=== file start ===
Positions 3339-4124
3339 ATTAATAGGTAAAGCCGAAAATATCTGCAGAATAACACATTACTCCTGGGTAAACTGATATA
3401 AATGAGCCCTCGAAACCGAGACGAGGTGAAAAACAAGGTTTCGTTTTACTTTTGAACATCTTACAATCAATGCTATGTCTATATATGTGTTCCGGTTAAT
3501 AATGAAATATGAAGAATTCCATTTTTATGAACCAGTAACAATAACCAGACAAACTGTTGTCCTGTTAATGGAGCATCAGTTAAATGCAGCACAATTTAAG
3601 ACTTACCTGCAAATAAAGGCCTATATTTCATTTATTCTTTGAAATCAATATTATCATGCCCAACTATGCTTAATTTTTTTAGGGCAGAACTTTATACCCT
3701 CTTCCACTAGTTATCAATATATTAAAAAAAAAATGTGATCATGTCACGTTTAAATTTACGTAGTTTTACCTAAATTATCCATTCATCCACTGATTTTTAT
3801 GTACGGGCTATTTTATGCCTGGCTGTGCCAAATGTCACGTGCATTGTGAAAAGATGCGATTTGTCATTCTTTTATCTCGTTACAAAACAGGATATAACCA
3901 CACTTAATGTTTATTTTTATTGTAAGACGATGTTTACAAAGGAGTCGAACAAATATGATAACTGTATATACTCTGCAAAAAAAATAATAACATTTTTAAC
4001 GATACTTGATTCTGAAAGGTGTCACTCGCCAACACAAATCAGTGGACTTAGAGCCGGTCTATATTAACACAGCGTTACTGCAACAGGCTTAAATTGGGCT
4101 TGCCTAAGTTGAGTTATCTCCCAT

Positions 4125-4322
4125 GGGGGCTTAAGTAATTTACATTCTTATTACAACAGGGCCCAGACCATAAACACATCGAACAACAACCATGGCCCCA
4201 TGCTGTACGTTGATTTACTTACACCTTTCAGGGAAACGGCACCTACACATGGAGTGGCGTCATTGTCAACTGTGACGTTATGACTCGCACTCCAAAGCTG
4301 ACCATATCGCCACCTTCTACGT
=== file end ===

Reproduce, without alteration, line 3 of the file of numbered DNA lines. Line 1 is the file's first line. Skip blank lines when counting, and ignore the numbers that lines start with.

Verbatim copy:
3401 AATGAGCCCTCGAAACCGAGACGAGGTGAAAAACAAGGTTTCGTTTTACTTTTGAACATCTTACAATCAATGCTATGTCTATATATGTGTTCCGGTTAAT